UTS-15 The Future of Fighting Shotguns?

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It’s a changing world out there and the challenges we face today are different from just a few years ago. Just look at the headlines. Terrorist attacks or natural disasters, coupled with slow or poor response from the government, often leaves thousands to fend for themselves. Also, the looming threat of a man-made disaster, war or economic collapse poses a huge potential for social unrest. It can all result in large gangs of looters or worse, which can mean that you may be facing multiple attackers to keep yourself and your family safe.

So why not follow some advice from one of our leaders in Washington?

“Buy a Shotgun!”

That was V.P. Joe Biden’s advice while on the ABC News network in response to a question from a reader of Parent Magazine. Of course taking self-defense advice from Joe may be like taking career advancement advice from Lindsay Lohan. He is a joke, a buffoon, whose primary function is anti-impeachment insurance for BO. But he did at least get one thing right. You can never go wrong with a shotgun as part of your home defense strategy.

The downside of a shotgun is that, compared to a magazine fed rifle or handgun, a shotgun has a very limited ammo capacity and is extremely slow to reload. The loading issue is tough to resolve, as removable magazine fed shotguns have proven to be unreliable. But clearly, if you increase the magazine capacity of the shotgun, much of the problem will be solved.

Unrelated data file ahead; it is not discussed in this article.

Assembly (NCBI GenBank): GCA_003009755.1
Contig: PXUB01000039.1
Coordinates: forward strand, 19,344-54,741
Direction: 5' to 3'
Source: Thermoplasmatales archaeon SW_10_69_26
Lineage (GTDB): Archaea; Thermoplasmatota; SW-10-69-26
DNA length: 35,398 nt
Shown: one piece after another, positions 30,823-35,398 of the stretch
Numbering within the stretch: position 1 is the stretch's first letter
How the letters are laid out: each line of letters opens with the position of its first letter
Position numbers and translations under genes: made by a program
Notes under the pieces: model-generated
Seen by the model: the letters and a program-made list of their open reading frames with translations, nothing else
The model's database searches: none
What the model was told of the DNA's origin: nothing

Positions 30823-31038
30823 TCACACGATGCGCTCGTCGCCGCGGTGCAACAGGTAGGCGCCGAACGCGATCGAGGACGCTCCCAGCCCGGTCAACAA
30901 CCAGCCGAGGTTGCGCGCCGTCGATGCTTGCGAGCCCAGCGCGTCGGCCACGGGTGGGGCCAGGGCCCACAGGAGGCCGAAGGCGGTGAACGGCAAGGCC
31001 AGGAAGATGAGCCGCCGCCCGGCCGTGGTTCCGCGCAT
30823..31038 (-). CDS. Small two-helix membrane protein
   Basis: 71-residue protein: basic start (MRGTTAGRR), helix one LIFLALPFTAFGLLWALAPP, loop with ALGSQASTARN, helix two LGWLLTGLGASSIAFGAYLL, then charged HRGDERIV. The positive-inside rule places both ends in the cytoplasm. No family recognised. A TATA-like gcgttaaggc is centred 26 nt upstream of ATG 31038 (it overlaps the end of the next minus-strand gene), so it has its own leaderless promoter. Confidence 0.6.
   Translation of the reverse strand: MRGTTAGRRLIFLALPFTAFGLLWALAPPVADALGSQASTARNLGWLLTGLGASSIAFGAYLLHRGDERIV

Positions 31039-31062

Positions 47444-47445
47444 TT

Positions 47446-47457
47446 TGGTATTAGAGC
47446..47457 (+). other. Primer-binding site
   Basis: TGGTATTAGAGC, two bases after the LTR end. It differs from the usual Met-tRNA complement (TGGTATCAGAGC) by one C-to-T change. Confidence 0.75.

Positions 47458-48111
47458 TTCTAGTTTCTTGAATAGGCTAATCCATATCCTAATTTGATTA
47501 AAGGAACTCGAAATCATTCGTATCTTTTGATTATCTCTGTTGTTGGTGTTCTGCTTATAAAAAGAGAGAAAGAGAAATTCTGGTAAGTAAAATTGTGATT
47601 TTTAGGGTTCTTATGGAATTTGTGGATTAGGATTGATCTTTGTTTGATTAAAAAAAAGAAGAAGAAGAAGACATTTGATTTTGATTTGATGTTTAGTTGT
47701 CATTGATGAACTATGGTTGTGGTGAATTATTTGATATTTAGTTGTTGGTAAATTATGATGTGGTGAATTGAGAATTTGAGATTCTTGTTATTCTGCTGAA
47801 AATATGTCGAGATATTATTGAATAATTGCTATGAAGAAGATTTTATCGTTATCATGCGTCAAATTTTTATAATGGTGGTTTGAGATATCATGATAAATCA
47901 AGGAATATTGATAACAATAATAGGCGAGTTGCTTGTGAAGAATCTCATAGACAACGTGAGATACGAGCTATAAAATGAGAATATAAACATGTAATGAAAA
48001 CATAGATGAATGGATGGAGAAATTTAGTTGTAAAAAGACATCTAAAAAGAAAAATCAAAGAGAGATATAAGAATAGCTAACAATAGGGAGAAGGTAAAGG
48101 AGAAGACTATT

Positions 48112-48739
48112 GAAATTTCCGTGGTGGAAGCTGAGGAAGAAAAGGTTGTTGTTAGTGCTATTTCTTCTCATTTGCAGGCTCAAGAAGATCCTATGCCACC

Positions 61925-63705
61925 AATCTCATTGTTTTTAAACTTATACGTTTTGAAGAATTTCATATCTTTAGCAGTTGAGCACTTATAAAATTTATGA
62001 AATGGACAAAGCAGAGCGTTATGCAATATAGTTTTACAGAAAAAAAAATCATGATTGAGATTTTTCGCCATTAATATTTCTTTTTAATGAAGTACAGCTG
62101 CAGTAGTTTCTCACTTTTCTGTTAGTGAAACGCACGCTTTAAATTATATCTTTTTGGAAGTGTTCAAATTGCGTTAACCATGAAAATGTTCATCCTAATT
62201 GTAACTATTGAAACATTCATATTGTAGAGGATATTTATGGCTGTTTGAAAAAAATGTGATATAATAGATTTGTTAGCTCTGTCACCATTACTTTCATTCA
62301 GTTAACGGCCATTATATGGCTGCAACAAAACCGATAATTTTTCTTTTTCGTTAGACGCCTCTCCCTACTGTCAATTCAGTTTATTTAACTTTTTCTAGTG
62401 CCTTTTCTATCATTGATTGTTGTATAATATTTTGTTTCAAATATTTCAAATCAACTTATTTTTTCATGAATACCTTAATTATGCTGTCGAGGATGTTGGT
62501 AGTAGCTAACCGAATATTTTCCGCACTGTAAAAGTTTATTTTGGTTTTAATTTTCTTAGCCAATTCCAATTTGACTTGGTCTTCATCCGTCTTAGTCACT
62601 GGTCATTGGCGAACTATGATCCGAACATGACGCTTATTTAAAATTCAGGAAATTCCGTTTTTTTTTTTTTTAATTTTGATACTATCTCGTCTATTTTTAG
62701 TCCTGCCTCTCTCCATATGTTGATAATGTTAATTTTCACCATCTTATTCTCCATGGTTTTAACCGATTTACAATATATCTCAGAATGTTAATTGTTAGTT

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Based on its fifteen shot capacity alone, the new UTS-15 pump action shotgun is a good choice for civilian defense situations.

The name is derived from the two-country collaboration. The U is from the United States, the T from Turkey, the S from shotgun and 15 is the shotgun’s ammo capacity. The UTS-15 is a bullpup style shotgun using a two-tube magazine system, with each tube holding 7 shells. Add one more shotshell in the chamber and the total capacity is 15 shots. The magazine tubes can be used together, alternating feeding from one then the other, or isolated to use only one tube at a time. That means you could have buckshot in one and slugs in the other and selectively decide which to use, depending on the situation. Selecting the magazine is as simple as moving the lever on top of the gun, which takes a fraction of a second.

The bullpup design creates a gun that is short, only 28.3 inches long, so it’s easy to maneuver in close quarters, such as inside a building or when exiting a vehicle. The shotgun has a pistol grip so that it can be held, aimed and fired with one hand if necessary. This keeps the other hand free to open doors, turn on light switches, throw a punch or any other task it may be called on to do, all while the gun remains in control and operable. It also provides a more positive grip on the gun if it is grabbed by a bad guy trying to take it away from you.

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The UTS-15 has an 18.5-inch smoothbore barrel that is threaded for Beretta style screw in chokes. The gun comes with a flush fit, cylinder bore choke and a cylinder bore, ported tactical “breeching” choke with a serrated face is available as an option.